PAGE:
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Lawyers: new law spurs more disability bias suits

Employment attorneys say that they have seen an increase in disability-related charges since final regulations under the Americans with Disabilities Act Amendments Act went into effect more than a year ago.

Lawyers say they have also noticed a dramatic change in the Equal Employment Opportunity Commission’s approach to disability bias investigations.

The agency has been far more aggressive since the regulations were handed down, said Eric E. Kinder, a lawyer at Spilman, Thomas & Battle in Charleston, W.Va.

Last year, the EEOC issued final regulations for the ADA Amendments Act that broadened the definition of “disability.” The act also expanded the ability of claimants to bring “regarded-as” disability bias claims by focusing the inquiry on how an employee is treated by an employer rather than the employer’s belief about the nature of the employee’s disability.

The new, expanded definitions prompted lawyers who represent employers to warn their clients that an increase in ADA-related claims could follow. That prediction was confirmed with the most recent EEOC statistics, which revealed that, in 2011, 25,742 disability discrimination charges were filed, up from 19,453 in 2008, the year before the law was passed.

EEOC priority

EEOC officials say they intend to continue to place a high priority on disability-related claims. In its draft Strategic Enforcement Plan released Sept. 4, the agency identified ADA Amendments Act-related claims as the top emerging employment issue in the nation’s workforce.

The plan promised “swift and responsive attention” in response to issues surrounding the investigation and litigation of disability bias claims, including “coverage issues, and the proper application of ADA defenses, such as undue hardship, direct threat, and business necessity.”

EEOC commissioners are even embarking on a nationwide speaking tour during the month of September in an effort to educate employers and other stakeholders about the new rules.

“The more American employers understand how to comply with the ADA Amendments Act, the less confusion and misunderstanding there will be over workplace accommodations, and that’s a win-win for everyone,” Mary McIver, director of the EEOC’s Training Institute, said in a statement.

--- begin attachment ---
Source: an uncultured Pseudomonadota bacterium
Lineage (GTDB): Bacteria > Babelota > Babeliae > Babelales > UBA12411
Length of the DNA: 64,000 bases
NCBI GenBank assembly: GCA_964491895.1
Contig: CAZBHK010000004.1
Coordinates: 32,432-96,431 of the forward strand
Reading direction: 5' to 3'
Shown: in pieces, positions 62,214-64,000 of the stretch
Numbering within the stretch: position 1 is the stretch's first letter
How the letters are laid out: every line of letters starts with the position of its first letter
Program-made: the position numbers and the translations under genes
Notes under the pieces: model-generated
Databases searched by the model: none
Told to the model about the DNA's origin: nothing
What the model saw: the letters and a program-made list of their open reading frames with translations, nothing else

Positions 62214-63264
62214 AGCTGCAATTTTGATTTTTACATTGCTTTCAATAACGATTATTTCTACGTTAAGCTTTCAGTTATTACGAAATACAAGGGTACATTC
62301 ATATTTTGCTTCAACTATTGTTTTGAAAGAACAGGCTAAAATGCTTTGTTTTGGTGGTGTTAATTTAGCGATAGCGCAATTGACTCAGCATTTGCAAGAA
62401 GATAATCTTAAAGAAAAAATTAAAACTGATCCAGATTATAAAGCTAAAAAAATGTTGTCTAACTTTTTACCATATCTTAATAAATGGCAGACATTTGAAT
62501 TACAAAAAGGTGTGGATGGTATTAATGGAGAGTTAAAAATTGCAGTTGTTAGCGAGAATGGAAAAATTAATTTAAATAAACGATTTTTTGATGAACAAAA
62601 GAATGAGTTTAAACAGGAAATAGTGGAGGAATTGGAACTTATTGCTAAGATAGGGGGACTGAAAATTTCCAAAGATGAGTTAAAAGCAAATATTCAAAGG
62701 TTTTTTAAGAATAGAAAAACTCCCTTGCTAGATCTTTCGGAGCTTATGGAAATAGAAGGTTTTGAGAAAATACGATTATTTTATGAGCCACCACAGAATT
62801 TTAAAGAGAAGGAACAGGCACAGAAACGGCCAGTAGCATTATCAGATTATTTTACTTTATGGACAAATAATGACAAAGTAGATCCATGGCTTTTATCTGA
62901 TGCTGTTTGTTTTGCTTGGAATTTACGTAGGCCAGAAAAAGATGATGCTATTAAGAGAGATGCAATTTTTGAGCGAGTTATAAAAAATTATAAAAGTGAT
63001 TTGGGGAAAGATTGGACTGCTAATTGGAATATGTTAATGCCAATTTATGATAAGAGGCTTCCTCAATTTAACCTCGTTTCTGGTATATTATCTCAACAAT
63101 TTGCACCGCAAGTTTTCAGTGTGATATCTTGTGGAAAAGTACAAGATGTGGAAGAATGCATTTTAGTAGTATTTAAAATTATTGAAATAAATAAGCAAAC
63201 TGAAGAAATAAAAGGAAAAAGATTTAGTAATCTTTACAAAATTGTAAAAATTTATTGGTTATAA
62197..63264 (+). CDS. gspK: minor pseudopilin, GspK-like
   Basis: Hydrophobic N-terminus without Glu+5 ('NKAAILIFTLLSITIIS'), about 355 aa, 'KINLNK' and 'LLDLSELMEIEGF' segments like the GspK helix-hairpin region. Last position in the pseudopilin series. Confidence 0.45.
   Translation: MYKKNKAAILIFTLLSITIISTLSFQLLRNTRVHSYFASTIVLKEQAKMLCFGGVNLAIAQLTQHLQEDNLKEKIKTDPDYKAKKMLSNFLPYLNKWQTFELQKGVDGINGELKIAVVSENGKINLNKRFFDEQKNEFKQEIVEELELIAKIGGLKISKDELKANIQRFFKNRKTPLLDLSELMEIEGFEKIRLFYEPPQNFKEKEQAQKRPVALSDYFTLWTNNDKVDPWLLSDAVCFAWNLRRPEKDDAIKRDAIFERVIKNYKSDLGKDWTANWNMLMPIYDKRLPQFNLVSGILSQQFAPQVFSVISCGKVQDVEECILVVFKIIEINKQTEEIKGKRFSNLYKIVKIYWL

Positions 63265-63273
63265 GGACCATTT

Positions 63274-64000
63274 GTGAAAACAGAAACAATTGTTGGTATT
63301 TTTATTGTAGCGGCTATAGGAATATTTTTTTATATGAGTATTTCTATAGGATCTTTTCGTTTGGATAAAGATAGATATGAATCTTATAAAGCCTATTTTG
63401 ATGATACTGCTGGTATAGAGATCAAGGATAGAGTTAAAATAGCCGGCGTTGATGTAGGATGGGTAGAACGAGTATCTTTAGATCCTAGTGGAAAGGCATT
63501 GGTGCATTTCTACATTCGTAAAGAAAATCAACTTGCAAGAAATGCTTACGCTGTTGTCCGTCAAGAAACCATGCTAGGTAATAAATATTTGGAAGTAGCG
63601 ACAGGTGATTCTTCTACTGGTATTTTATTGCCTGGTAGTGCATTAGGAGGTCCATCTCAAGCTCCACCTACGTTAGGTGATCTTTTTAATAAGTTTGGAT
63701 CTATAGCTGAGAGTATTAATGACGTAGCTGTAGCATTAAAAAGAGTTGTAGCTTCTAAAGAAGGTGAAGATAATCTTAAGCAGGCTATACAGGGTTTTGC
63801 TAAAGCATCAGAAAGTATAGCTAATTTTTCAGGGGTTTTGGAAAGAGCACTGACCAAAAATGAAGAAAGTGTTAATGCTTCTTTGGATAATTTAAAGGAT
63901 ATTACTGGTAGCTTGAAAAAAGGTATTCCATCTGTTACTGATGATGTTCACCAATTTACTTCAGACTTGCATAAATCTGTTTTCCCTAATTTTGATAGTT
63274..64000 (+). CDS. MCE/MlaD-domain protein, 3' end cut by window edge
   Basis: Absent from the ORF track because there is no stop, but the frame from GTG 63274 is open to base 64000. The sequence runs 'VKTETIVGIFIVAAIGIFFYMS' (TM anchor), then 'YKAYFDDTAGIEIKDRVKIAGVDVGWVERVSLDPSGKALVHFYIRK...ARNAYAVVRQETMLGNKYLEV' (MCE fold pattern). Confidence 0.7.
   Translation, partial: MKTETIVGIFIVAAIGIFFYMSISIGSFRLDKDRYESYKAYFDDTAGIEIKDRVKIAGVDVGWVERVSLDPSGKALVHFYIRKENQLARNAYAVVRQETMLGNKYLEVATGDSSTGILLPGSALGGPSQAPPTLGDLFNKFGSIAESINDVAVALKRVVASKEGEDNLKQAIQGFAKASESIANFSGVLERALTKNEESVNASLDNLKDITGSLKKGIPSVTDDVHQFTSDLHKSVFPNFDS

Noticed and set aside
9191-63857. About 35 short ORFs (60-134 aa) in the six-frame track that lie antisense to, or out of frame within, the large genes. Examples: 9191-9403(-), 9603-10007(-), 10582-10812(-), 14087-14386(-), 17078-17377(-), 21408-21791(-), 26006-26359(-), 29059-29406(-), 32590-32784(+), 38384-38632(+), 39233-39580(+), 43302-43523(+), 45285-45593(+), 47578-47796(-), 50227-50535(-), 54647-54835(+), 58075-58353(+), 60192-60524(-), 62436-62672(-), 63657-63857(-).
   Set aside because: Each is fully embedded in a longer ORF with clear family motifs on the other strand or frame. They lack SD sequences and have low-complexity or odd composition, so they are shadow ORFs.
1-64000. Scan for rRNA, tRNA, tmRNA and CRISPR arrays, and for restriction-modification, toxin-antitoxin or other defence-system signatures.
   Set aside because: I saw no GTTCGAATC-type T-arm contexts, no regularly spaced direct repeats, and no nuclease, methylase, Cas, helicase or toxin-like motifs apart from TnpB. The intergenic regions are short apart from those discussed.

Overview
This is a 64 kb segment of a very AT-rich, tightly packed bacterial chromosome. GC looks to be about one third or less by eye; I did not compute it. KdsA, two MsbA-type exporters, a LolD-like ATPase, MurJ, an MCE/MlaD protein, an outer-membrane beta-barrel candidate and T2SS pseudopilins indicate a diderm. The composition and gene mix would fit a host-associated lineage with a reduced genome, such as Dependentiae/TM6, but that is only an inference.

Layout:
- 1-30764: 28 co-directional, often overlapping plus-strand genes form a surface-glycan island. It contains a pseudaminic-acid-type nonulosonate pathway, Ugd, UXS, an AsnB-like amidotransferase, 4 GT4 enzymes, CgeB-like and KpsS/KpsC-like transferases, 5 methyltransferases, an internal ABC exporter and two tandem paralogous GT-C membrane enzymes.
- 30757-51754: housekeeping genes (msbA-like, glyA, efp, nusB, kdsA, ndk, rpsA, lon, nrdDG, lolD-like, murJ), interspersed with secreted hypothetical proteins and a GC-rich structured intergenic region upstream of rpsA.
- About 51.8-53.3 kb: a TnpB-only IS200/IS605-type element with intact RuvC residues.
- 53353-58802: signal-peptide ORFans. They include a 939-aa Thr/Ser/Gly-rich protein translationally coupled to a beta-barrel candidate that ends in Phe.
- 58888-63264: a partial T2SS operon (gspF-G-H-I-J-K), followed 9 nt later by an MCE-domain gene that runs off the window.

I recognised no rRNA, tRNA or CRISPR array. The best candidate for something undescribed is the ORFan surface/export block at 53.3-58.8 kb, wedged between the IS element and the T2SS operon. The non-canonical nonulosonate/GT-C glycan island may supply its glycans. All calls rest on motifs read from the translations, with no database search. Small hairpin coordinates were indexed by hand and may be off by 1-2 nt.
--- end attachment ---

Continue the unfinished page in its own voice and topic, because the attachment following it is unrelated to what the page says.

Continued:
The outreach program will feature EEOC Commissioners Chai Feldblum and Victoria A. Lipnic, as well as employment law attorneys, human resources experts and federal officials.

Presumed disabled

The new, broader interpretation of what constitutes a disability is responsible for significant changes in the litigation of disability claims since the enactment of the ADA Amendments Act.

For example, courts had long held that obesity did not constitute a disability under the ADA unless it was related to an underlying medical condition that was recognized under the law. In the wake of the ADA Amendments Act, the EEOC has taken a broader interpretation of the meaning of disability, resulting in charges being filed against employers alleging obesity-related discrimination.

“The threshold now is much, much lower,” said David Korn, a partner at Phelps Dunbar in New Orleans. “The expansive nature of the definition is very inclusive.”

The definition is so broad, lawyers say, that the EEOC’s investigations no longer start with determining the employee’s limitations, but rather the employers’ actions to accommodate them.

“The EEOC is essentially skipping any determination of whether something is a disability,” Kinder said. “It’s largely presuming the existence of the disability and moving straight to the issues of accommodation and hardship.”

Korn said that though he still sees factual determinations on the disability issue, it is rarely where the litigation ends.

“There are still cases where a person claims to have a disability, and it is not substantially limiting,” Korn said. “But where in the past there were many, many summary judgments granted [in employers’ favor] on that issue, I see that trend changing.”

Proactive approach

to accommodations

That trend has spurred lawyers to reach out to clients to stay ahead of potential litigation.

“I’m doing more front-end work with clients,” Kinder said.

Korn, too, encourages employers to be proactive.

“What I tell my clients is, any time [an employee] claims to have a physical or mental impairment, [the employer] should have an individual, one-on-one discussion with the employee” about accommodations, Korn said. “Be open with them. Say: ‘This is what you want, and this is what we can do, and can we reach an agreement together?’”

Reading EEOC guidance on the accommodation issue is helpful — but only to a point. The more disabilities that are covered under the law, the more individualized and fact-specific each request for accommodation can be.

“The EEOC issues plenty of guidance [and] there is case law, but when you are dealing with issues such as what constitutes an undue hardship, none of it fits perfectly into an employment environment,” Korn said.

In some situations, the accommodation issue may also implicate other laws, making the analysis more complicated. For example, if a worker injures himself on the job, the injury constitutes a disability and he needs extended leave, the ADA, Family and Medical Leave Act and workers’ compensation laws come into play simultaneously.

“The EEOC has taken the position, in some cases, that extended leave is a reasonable accommodation,” Korn said. “Clients will ask me, ‘How much of an accommodation is necessary? How much is too much?’ It’s difficult to say.”

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